Wat Prayoon in Bangkok

Wats and Temples of Bangkok

Wat Prayoon, or Wat Rua Lek, sits on the western side of the Chao Praya river bank. Built during King Rama III’s reign, the temple’s outstanding features include a large inverted bell shaped chedi (pagoda), turtle ‘mountain’ housing spirit houses and a pond where visitors can feed the turtles.

The temple is located on the Thonburi side, at the foot of Memorial Bridge (Saphan Phut). This area is on the southern edge of the old Portuguese community (Kuthi Jeen), an area designated to Portuguese merchants and government officials during the Early Rattanakosin Period (after Ayutthaya was destroyed and King Rama I founded a new capital in Thonburi).

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Wat Prayoon

As a Buddhist temple, Wat Prayoon features typical structures such as an ordination hall, assembly hall, meditation hall, chedi and library. But what sets Wat Prayoon apart from other temples is the bright red, 1.5m tall iron fence fashioned from ancient weapons, including lances, swords and axes. Upon reaching the foot of Saphan Phut, you cannot miss it. This fence once was a prominent feature inside the temple, but today only the section that leads from the gateway up to the white chedi remains.

Home to the Buddha’s relics, the bell-shaped chedi (Phra Boromthat Maha Chedi or Great Chedi) sits on an 80-metre base, surrounded by a porch and 18 satellite chedis. It is quite an impressive site, due to its size, height and architectural features. Next to the Great Chedi is a well-kept museum housing Buddha images, amulets and artifacts excavated from underneath the chedi during the 2006 restoration. 

Turtle Mountain is another highlight at Wat Prayoon. Modelled after a mound of melted candle wax, this low-rise mount enshrines several spirit houses dedicated to the deceased. These miniature houses are quite elaborate, showcasing a mix of Eastern and Western architectural styles. The mount is surrounded by an artificial lake; it’s a pleasant area to take a rest and feed the turtles.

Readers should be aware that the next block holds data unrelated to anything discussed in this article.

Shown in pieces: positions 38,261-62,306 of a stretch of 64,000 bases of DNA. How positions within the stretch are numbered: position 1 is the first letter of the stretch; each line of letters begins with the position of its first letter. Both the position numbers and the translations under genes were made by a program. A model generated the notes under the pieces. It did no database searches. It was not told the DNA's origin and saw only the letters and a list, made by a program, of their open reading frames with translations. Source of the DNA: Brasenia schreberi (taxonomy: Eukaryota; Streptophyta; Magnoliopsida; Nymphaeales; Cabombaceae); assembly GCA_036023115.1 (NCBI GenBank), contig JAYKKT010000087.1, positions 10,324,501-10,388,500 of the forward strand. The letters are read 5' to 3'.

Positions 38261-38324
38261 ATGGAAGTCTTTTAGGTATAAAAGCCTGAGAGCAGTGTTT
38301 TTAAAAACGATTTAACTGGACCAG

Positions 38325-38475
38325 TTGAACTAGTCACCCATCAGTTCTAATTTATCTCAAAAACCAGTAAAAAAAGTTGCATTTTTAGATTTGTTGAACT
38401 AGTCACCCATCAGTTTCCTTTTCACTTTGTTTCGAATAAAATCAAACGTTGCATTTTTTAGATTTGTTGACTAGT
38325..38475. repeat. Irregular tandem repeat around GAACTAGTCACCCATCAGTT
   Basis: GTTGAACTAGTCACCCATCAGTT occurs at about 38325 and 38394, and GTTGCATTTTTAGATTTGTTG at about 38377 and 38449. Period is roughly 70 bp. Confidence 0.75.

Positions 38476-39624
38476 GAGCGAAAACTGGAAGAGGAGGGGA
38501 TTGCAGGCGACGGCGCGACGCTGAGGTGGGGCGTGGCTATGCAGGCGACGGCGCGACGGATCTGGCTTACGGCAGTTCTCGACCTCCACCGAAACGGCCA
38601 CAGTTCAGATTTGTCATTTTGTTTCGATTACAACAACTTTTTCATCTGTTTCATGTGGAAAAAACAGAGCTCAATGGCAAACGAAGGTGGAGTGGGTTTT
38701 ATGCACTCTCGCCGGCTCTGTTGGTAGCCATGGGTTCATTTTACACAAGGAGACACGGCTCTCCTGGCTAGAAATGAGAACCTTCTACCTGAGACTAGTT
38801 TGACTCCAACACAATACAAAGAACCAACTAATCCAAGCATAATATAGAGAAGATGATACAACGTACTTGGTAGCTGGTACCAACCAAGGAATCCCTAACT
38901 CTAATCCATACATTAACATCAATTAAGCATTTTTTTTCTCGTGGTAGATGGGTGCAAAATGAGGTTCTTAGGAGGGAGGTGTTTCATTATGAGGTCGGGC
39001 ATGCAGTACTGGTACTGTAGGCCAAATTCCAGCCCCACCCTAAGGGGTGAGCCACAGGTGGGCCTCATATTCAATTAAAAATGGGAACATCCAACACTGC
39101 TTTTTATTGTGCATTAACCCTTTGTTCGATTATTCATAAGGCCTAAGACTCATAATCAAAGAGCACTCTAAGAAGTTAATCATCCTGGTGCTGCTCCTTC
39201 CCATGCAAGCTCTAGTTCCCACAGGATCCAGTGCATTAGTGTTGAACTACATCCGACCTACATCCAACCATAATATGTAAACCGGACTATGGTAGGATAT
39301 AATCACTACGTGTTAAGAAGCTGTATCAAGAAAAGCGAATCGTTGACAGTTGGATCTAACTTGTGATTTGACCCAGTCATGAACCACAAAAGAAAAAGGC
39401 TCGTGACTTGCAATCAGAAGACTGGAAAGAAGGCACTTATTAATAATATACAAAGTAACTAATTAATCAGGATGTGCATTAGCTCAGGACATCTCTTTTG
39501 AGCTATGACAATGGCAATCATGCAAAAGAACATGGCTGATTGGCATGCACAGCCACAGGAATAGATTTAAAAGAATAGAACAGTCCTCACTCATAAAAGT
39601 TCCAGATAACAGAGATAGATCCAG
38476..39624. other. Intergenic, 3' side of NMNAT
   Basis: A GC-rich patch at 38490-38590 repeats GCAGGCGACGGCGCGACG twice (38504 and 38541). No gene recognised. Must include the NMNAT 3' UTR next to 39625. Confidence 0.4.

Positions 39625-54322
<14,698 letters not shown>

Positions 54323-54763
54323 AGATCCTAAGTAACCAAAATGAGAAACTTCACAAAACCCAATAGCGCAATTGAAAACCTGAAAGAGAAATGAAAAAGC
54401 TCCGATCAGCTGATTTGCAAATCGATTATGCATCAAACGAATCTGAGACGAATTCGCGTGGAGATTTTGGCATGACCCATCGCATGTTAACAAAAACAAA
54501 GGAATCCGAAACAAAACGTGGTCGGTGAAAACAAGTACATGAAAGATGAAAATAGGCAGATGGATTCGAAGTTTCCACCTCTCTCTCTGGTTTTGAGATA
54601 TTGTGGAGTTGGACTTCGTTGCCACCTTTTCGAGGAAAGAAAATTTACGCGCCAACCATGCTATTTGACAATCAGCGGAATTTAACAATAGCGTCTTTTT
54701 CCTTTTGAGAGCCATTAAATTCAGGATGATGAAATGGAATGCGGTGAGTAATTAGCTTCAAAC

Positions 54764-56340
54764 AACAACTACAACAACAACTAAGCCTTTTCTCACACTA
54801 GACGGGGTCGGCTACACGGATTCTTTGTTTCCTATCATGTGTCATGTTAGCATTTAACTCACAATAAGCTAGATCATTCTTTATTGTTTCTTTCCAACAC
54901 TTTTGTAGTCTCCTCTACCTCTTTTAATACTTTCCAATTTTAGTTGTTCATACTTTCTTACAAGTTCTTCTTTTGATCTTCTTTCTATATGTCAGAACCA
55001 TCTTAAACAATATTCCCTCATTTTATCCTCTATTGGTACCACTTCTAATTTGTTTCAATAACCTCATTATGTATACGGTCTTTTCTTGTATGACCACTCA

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Wat Prayoon Day Trip

A visit to Wat Prayoon can be combined with a leisurely exploration of the old Portuguese community. From Saphan Phut, a riverside walkway passes by one of Bangkok’s first Catholic churches (Santa Cruz), a quiet neighbourhood known for its Portuguese bakery, a century-old Chinese worship shrine and a famous Buddhist temple, Wat Kalayanamitr. You can easily visit all of them, before taking a ferry across the river from Wat Kalayanamitr to Pak Klong Pier (Bangkok Flower Market). From there, it’s a short walk to the flower market (Pak Klong Talad), Wat Pho (Temple of the Reclining Buddha), Grand Palace, Wat Phra Kaew (Temple of the Emerald Buddha) and Khao San Road. 

  • Location: Thonburi side of the river, at the foot of Memorial Bridge (Saphan Phut)
  • How to get there: Take a river taxi to Saphan Phut Pier, then walk on the bridge across the river and you will see the red iron fence at the foot of the bridge.

Wat Prayoon

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